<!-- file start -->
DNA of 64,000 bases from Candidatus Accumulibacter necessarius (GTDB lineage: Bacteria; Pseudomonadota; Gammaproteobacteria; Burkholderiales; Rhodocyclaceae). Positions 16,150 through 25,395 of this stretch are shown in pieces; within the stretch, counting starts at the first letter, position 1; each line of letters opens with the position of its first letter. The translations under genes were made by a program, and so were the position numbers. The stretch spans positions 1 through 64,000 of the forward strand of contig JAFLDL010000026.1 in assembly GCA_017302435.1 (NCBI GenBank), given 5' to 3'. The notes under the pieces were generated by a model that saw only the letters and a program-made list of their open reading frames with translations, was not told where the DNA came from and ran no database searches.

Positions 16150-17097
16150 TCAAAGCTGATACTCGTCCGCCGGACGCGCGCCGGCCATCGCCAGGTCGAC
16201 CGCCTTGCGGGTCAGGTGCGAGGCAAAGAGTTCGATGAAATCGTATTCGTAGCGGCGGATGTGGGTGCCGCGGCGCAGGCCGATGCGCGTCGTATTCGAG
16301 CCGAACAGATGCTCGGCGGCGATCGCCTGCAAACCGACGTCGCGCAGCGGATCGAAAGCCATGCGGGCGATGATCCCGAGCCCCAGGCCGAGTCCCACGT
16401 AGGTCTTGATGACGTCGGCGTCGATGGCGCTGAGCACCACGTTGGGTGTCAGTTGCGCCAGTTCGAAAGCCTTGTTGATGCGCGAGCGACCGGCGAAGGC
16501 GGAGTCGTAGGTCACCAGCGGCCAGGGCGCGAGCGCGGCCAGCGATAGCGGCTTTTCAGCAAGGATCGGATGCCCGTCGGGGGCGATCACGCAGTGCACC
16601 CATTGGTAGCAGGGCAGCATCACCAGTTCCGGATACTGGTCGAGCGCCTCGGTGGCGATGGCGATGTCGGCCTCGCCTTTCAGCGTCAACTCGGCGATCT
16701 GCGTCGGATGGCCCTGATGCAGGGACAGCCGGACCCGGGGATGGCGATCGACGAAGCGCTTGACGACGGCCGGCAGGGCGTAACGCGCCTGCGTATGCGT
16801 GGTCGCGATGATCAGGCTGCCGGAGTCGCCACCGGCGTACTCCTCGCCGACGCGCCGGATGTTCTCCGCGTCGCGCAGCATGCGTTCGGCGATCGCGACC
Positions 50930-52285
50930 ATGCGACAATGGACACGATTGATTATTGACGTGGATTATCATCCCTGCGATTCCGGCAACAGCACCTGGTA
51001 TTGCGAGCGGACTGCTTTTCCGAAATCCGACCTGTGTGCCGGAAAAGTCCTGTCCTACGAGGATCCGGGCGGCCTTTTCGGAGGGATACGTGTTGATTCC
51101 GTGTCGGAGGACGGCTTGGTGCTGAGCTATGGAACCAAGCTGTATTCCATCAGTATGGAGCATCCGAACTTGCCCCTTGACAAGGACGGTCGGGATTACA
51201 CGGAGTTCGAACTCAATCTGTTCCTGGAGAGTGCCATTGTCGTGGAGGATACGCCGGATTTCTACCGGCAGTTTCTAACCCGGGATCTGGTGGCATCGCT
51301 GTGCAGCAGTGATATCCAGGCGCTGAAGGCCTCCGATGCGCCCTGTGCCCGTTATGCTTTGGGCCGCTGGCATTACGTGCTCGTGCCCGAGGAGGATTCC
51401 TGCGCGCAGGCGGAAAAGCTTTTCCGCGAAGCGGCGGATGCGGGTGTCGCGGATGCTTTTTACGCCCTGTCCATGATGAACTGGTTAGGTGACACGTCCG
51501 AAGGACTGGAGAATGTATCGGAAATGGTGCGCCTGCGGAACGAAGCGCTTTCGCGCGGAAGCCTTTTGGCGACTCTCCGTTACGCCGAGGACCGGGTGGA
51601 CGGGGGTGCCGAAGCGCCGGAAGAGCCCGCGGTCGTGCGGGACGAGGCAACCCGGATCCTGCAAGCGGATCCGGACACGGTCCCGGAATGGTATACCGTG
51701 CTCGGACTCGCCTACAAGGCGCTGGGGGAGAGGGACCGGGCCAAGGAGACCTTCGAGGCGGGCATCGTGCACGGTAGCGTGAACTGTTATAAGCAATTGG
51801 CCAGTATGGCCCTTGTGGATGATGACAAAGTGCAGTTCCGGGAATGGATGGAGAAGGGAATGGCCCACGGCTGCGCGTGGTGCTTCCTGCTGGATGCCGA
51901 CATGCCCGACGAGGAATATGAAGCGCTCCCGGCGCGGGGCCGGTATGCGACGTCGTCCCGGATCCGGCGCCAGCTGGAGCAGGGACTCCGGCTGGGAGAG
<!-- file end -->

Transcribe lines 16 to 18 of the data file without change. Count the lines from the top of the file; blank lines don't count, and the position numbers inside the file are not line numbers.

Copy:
51301 GTGCAGCAGTGATATCCAGGCGCTGAAGGCCTCCGATGCGCCCTGTGCCCGTTATGCTTTGGGCCGCTGGCATTACGTGCTCGTGCCCGAGGAGGATTCC
51401 TGCGCGCAGGCGGAAAAGCTTTTCCGCGAAGCGGCGGATGCGGGTGTCGCGGATGCTTTTTACGCCCTGTCCATGATGAACTGGTTAGGTGACACGTCCG
51501 AAGGACTGGAGAATGTATCGGAAATGGTGCGCCTGCGGAACGAAGCGCTTTCGCGCGGAAGCCTTTTGGCGACTCTCCGTTACGCCGAGGACCGGGTGGA